Gold prices were a little higher yesterday morning.
At $1.203.50 an ounce, the price was up $10.85, or 0.91%.
But the bigger picture remains distinctly mixed, with bullion prices failing fully to capitalise on gold’s status as a safe haven in times of trouble, despite there being no shortage of political and economic flashpoints around the world.
The last month has seen some strengthening of the price, which has risen from $1,195.75 an ounce on 4 September to $1,203.50 on 3 October. During that period, the high point was seen on 21 September, at $1,207.60 while the low was on 28 September, at $1,183.50.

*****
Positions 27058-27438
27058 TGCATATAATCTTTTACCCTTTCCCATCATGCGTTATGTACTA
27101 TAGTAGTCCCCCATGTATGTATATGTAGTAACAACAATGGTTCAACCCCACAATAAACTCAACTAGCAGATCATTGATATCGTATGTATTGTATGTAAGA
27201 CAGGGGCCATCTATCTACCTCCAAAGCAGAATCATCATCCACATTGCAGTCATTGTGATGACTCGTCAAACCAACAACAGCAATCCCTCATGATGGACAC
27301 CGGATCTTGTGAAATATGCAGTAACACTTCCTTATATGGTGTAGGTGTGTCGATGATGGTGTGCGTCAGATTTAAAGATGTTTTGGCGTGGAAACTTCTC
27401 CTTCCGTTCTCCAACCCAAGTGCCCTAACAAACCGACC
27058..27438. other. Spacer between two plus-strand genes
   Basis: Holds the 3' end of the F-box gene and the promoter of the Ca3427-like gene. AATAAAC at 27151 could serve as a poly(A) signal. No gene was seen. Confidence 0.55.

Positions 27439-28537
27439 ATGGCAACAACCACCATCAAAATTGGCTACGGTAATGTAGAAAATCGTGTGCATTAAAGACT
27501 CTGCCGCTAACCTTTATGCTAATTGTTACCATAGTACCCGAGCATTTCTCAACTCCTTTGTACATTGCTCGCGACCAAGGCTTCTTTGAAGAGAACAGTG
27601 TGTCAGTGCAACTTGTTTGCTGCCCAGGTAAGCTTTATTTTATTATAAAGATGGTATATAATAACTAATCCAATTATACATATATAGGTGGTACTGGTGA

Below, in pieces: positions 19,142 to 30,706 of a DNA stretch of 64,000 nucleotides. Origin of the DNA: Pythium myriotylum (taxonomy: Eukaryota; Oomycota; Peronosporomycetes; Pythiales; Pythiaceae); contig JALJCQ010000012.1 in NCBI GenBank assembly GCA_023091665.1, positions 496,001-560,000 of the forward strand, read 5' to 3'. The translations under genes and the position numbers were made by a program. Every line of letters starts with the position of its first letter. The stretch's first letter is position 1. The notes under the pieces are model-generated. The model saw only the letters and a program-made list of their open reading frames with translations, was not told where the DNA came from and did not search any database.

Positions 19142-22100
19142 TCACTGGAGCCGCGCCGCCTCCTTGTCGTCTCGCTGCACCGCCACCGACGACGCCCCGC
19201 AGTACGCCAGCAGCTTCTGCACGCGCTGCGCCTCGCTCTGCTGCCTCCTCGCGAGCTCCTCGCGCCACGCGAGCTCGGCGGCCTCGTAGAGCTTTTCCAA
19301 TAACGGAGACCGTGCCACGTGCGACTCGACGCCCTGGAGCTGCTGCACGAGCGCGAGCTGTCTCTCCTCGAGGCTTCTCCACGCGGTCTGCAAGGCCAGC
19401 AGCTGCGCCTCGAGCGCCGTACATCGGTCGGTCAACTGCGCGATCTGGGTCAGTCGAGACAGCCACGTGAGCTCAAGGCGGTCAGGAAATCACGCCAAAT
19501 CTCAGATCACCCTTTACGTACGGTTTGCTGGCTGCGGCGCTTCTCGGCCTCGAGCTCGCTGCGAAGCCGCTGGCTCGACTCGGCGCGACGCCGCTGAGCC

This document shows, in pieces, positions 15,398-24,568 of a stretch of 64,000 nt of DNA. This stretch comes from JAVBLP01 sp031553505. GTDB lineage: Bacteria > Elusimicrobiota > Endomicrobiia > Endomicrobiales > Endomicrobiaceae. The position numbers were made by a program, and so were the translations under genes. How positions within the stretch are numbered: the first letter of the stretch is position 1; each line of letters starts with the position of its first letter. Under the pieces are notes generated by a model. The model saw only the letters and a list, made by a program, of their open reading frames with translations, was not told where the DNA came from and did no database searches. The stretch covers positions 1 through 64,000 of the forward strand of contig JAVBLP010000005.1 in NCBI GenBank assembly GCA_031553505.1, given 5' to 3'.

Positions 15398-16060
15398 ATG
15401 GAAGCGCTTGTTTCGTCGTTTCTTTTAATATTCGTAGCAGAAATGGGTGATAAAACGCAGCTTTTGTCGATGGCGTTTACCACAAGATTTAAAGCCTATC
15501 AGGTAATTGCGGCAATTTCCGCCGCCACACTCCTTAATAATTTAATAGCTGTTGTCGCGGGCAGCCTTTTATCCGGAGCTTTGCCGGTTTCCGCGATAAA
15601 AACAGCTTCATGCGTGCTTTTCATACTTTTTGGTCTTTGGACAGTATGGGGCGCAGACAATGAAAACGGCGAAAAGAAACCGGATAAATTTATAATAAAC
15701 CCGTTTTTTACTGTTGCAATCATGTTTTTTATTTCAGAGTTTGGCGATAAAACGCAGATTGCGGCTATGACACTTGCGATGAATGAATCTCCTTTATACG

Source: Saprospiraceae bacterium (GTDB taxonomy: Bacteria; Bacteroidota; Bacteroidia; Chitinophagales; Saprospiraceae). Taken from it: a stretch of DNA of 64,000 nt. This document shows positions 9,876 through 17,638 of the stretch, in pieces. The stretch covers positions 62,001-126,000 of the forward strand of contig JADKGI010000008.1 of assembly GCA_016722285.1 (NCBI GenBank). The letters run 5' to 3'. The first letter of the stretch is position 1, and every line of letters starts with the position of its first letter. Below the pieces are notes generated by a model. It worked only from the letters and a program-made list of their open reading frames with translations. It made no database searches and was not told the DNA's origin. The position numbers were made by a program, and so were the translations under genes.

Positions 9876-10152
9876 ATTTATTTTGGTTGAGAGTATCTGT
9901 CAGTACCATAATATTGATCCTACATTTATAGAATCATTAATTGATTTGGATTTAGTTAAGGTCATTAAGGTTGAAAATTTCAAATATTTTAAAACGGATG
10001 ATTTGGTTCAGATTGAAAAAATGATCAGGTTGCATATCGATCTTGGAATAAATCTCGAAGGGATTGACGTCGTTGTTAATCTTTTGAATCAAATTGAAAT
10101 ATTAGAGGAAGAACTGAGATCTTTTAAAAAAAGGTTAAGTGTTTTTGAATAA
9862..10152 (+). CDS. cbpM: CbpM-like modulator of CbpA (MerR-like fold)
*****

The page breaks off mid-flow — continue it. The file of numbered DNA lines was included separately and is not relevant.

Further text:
Silver price also down
Over a longer timescale it is a different story. In the 12 months to 3 October the price has lost more than $70 an ounce. It stood at $1,275.55 on 4 October 2017 and had fallen to $1,203.50 by 3 October this year, a 5.6% decline.
During that period, the high point was on 25 January at $1,360.25, and the low point of $1,176.70 was seen on 17 August.
Gold’s safe haven status arises from the unique properties of the yellow metal. It is universally acceptable as a means of exchange and, in the form of coins and jewellery, gold is relatively portable. It’s a rather important consideration for people fleeing war or persecution or who may simply need, for whatever reason, to move their wealth without delay.